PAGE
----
JAMES LANKFORD (R), UNITED STATES SENATOR: Let me clarify this, we know where every single child is, this is an issue that's gone out there, somewhat in some of the other media that's not been responsible for this with the assumption that the administration has lost track of them.


[17:10:00] CABRERA: Congressman, is that your understanding as well, that the Trump administration does in fact know where every single child is?

ESPAILLAT: This is like an Abbott and Costello movie. You know, I think that the senator is saying that, but obviously, these parents can't -- the men that I met with, that were separated with their children, they didn't know where their children were.

CABRERA: They didn't know where their children were.

ESPAILLAT: The government has split them. They should have some level of records that show which child is where, which parent is where. But the parents didn't know.

Some of these children bring little notes attached with a safety pin in their clothing with names, and phone numbers. And so these folks that are working with them are trying hard to connect with these folks, these names, and these phone numbers.

But there's no guarantee that everybody knows where their children are, or have they spoken to them. I think that's false, the government may know, but they're not sharing that information.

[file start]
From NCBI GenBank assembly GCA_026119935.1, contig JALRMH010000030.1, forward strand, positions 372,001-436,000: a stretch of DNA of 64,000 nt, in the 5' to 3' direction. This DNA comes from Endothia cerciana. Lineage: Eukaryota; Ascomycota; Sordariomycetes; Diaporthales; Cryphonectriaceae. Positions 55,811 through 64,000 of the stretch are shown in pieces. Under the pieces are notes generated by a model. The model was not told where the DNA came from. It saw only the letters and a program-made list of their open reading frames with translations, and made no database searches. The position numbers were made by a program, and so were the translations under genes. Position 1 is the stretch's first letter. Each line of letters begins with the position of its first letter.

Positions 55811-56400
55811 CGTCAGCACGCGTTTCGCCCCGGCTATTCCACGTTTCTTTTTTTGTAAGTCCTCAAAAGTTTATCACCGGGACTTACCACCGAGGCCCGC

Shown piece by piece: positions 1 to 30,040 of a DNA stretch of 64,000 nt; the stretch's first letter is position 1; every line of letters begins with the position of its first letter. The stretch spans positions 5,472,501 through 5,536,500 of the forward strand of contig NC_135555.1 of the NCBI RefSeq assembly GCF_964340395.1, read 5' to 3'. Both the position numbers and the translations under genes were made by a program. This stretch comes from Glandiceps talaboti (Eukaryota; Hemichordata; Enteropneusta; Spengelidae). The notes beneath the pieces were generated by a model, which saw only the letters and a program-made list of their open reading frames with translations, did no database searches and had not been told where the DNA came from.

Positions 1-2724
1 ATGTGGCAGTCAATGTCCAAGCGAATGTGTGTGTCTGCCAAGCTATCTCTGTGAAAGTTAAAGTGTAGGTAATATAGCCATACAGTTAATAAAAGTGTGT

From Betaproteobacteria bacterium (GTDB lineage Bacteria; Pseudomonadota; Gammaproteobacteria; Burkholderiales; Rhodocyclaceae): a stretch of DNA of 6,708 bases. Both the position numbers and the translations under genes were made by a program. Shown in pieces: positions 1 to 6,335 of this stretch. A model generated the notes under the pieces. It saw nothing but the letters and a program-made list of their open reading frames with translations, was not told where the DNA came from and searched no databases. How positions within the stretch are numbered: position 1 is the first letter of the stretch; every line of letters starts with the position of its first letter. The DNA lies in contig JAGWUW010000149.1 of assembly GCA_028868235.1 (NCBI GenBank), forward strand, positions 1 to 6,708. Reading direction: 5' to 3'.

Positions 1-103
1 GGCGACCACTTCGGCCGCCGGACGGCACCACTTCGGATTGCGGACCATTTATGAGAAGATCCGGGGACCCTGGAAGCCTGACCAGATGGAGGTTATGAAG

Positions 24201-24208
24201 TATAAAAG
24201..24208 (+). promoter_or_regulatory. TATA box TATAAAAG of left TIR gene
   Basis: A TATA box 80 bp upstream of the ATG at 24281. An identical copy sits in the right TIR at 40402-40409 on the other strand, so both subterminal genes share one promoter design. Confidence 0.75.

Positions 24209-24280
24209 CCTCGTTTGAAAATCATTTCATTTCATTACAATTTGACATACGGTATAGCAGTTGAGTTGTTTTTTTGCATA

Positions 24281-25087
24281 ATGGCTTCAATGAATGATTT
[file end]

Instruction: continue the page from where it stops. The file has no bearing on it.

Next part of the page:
CABRERA: We do know that some of these children have tracking bracelets, or some kind of barcodes as we see it in the pictures of children who are held at least some of these housing facilities, but it also makes you wonder if the administration knows who, and where their parents are. Even if they know where the children are, do they know whose children are?

ESPAILLAT: Why would the administration accept to deport a parent without first confirming whether or not that parent may want to take their child back with them? How come there are parents that have been deported, and their children here, and those parents have not been able to speak with those children, as the New York Times reported that they have not been able to reunite with those children.

CABRERA: So you are concern about that. I also want to get your thoughts on the statement from President today. He writes on Twitter, we cannot allow all of these people to invade our country. When somebody comes in, we must immediately, with no judges or court cases, bring them back from where they came. What's your reaction?

ESPAILLAT: Anybody -- any time anybody says these people, I'm very concerned about that term. You know, it's almost singularly a very aggressive term to try to divide America. These are people that are just coming to the United States because they're -- they're asylum seekers, we have a long standing tradition in our nation to open our doors to asylum.